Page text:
1. Ghostly goings-on in Melbourne
Only the bravest of visitors dare step into the Old Melbourne Gaol, which is said to be one of Australia’s most haunted destinations. Formerly a prison, the gaol stretches along lengthy, murky corridors, which have seen over 130 executions and were once home to some of the country’s most feared criminals and psychiatric patients. Those with nerves of steel can join a candlelit night-time tour of the site in hope of some spooky sightings.
2. A race with a difference in Brisbane
Those hopping on a flight to the Gold Coast at the beginning of the year can enjoy a celebration with a difference at the Australia Day Cockroach Races. After seeing an infestation of cockroaches along the Brisbane River in the early 80s, local inhabitants set up the race to decide who’s pests were the biggest, and a tradition was born. Visitors can get involved in the entertainment, whether you opt to arrive with your own trained thoroughbred or you purchase one on site.
3. Forgotten landscapes in Queensland
Step inside 135 million years of history at Daintree Forest, thought to be the oldest rainforest in the world. This untouched landscape sits along the stunning coast of North Queensland, amidst enchanting natural sights such as cascading waterfalls, meandering rivers and tropical plant life. This dazzling landscape is filled with fluttering butterflies, being home to 60% of Australia’s population of this pretty creature.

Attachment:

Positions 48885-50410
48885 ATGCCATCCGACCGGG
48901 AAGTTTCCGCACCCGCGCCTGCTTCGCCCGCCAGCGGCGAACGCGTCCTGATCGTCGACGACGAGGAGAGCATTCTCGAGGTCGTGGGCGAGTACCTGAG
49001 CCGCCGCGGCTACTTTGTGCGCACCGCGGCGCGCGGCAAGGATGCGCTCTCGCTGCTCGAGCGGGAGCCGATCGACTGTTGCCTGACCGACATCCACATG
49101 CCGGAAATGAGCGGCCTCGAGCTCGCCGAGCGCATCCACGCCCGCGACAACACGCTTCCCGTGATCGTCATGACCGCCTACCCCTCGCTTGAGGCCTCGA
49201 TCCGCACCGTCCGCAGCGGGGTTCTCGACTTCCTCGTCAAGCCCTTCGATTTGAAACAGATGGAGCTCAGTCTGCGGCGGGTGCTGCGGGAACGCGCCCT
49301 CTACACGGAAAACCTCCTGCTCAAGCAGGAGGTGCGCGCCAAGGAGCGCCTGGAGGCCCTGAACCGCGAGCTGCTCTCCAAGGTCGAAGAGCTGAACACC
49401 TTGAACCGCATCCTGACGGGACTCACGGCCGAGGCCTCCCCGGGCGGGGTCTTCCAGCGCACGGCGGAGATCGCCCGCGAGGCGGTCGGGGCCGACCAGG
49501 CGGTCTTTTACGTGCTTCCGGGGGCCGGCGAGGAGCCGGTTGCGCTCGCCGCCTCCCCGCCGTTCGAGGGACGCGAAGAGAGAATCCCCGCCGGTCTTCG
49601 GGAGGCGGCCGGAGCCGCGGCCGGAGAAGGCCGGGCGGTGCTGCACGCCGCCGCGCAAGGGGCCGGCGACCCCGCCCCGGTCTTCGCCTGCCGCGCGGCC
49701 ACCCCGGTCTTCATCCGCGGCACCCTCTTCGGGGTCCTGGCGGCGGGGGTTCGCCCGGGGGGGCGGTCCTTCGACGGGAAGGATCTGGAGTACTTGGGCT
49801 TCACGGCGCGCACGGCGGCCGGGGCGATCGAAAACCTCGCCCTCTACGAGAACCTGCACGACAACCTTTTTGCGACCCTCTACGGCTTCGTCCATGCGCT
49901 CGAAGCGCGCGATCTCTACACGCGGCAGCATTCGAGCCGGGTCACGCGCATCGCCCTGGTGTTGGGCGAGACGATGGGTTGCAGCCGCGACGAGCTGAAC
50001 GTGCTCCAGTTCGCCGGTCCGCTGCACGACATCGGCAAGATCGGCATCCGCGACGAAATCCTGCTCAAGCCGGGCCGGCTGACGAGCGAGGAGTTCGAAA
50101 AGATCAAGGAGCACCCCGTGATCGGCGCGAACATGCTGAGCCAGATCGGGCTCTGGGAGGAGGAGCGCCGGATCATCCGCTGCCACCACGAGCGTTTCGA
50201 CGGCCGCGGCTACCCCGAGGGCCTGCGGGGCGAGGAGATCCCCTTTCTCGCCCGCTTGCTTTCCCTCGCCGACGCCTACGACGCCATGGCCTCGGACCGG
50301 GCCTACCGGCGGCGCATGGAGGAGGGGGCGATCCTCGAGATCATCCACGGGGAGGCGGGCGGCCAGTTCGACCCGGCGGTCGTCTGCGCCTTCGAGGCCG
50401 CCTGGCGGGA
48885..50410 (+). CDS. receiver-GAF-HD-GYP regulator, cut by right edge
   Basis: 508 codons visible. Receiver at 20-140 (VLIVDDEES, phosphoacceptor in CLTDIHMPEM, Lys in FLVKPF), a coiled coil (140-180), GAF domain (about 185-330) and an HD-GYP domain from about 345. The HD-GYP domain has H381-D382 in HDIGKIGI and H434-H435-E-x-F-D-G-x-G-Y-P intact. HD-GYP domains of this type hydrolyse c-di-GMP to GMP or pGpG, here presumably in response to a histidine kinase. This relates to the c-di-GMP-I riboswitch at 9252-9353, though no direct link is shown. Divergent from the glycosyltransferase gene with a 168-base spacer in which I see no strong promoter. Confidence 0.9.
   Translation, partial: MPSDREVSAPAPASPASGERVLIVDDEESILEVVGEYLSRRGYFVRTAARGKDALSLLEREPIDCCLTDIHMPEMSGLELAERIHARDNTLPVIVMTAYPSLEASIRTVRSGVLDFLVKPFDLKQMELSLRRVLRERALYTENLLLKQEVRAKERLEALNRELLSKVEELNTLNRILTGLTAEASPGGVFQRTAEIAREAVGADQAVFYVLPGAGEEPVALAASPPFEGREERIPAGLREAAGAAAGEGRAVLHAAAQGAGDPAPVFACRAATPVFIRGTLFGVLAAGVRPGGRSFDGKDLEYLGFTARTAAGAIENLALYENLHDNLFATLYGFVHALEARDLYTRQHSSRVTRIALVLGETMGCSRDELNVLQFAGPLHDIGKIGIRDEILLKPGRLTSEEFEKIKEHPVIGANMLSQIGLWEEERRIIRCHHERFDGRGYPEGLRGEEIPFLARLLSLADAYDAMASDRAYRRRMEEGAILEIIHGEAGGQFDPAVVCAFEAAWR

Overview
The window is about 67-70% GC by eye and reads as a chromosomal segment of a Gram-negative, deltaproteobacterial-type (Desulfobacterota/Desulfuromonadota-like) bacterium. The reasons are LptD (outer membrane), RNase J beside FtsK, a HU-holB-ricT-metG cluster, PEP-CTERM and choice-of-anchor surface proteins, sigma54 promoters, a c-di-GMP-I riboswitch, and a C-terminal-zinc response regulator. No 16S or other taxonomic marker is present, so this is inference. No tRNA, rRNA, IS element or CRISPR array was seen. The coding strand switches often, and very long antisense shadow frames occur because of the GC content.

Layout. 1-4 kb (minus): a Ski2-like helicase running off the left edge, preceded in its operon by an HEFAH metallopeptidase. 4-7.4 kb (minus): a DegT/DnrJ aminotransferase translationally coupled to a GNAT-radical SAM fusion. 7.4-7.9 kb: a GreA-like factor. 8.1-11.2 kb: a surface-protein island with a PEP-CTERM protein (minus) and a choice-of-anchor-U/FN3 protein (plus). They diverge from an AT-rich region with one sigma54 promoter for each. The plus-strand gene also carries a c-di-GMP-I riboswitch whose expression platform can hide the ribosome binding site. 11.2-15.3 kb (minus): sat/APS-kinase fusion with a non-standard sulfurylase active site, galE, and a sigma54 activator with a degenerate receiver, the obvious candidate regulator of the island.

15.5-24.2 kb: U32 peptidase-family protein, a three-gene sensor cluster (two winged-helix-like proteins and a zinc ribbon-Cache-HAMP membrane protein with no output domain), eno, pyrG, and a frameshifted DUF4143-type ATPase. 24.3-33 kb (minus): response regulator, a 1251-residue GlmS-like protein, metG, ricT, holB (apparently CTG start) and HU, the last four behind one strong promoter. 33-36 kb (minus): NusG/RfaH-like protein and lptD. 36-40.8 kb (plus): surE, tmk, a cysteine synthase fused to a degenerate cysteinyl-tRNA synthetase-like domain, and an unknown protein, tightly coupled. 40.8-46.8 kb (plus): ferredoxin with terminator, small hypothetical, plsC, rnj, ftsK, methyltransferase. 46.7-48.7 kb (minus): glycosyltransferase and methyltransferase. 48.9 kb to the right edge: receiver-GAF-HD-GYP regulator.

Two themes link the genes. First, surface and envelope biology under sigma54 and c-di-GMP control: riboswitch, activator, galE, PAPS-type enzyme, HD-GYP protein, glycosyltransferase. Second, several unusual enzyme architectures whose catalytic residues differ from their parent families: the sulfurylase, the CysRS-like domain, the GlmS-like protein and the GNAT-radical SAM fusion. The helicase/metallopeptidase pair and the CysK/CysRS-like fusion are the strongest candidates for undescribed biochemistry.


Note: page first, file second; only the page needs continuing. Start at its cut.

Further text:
4. In search of extraterrestrials in the Northern Territory
Visit one of the country’s capitals with a trip to Wycliffe Well, the self proclaimed ‘UFO Capital of Australia’. This small yet captivating village is a must see for any science fiction fan, who can park up in the local caravan park and fix their eyes on the sky in search of some long distance visitors…
5. Existing underground in South Australia
Sat in the heart of the Australian desert and with an average temperature of 36 degrees centigrade, the town of Coober Pedy doesn’t seem like the ideal setting for a settlement. Nevertheless, when an opal mine was formed in this very spot and the setting proved too sweltering for potential inhabitants, the town was largely built underground. Visitors can enjoy a night tucked in under the earth with a bed in one of the town’s dugout motels.
(Photo by Paul D'Ambra - Australia via Flickr)